The United States on Thursday urged Israel not to exacerbate the humanitarian situation in the Gaza Strip, where Israel has scaled down its energy supply as it pursues rocket launchers in the territory.
"We understand Israel's right to defend itself but we do not think that action should be taken that would infringe upon or worsen the humanitarian situation for the civilian population in Gaza," said US State Department spokesman Tom Casey.
"I am sure we will continue to convey that position to them."
Israel on Thursday began reducing by the electricity it supplies to Gaza via high-tension power lines. "The Israeli electricity company on Thursday evening reduced by about 1% the electricity supplied by high tension line to the Gaza Strip," Defense Ministry spokesman Shlomo Dror said.
Speaking in Israel, Defense Minister Ehud Barak vowed that "if the rocket fire from Gaza continues, we will intensify our operations and strikes against the other side, until a solution is found."
HRW: Israel collectively punishing Gaza populace
Ahead of the reduction the New York-based Human Rights Watch (HRW) group said in a new report that the planned "cuts of fuel and electricity to Gaza... amount to collective punishment of the civilian population."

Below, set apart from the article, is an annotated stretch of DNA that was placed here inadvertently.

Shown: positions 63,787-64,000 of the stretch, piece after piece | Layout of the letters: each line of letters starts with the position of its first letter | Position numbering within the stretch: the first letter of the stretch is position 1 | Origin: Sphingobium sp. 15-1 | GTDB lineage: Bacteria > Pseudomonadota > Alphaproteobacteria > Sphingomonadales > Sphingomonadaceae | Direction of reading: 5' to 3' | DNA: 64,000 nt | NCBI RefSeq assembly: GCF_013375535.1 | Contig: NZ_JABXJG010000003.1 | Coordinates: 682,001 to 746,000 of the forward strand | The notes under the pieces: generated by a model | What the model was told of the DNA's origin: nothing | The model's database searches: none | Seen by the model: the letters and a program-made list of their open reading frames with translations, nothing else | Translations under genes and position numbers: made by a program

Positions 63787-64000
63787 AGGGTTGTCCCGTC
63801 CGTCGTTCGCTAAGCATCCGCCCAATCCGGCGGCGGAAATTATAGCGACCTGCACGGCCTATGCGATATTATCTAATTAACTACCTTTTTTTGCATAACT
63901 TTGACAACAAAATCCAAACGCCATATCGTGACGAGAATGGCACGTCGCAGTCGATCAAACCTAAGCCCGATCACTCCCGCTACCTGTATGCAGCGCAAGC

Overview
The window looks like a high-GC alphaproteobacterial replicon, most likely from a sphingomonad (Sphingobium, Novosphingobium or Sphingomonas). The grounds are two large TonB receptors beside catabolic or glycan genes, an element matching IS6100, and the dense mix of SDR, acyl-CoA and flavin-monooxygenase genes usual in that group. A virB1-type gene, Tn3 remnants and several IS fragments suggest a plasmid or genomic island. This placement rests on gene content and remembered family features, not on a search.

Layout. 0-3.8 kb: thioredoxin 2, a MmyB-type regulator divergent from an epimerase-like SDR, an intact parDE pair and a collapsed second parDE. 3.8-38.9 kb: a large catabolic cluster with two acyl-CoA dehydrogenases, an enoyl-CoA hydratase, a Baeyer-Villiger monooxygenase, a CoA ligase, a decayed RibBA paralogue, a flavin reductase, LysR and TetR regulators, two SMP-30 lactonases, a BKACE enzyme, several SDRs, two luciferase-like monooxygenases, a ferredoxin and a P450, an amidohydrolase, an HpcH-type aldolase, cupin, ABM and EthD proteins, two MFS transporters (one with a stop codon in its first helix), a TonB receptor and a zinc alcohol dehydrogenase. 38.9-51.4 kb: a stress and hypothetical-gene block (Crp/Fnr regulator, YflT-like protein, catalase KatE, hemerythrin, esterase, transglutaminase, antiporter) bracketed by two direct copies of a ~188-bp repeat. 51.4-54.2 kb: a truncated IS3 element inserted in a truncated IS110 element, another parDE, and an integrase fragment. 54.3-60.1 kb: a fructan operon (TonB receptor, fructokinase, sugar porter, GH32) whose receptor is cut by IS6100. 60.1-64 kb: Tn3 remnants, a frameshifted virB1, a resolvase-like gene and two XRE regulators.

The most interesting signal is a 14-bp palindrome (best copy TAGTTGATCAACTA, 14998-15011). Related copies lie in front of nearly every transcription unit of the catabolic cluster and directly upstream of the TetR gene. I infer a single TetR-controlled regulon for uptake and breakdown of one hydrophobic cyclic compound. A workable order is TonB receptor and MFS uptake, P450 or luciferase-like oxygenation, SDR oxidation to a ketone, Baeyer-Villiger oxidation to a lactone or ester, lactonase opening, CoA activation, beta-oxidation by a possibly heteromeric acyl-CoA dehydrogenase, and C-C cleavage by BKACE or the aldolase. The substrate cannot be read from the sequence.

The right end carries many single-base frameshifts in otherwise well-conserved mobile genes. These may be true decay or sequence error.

Israel began reducing the amount of fuel it supplied to Gaza in late October after declaring the coastal strip a "hostile entity" following its takeover by Hamas.
The Defense Ministry said it would reduce by 5% the amount of electricity it supplies to Gaza in one of 10 lines, with similar cuts in other lines to follow in the coming weeks.
The cuts will eventually reduce the 120 megawatts Israel supplies to the increasingly isolated territory by 1.5 megawatts.
Israel says the measures are aimed at stopping Gaza militants from firing rockets into Israel and has pledged not to allow a humanitarian disaster in the territory where most of the population depends on foreign aid.
"Israel views restricting fuel and electricity to Gaza as a way to pressure Palestinian armed groups to stop their rocket and suicide attacks," HRW's Middle East director Joe Stork said in the statement.
"But the cuts are seriously affecting civilians who have nothing to do with these armed groups, and that violates a fundamental principle of the laws of war," he said.
The Israeli human rights group B'Tselem also condemned the move, calling on both Israel and Palestinian militants to "leave civilians out of the cycle of war.
"We admit the right of Israel to defend its civilians against these attacks, but Israel has to use means allowed under international humanitarian law," the group said.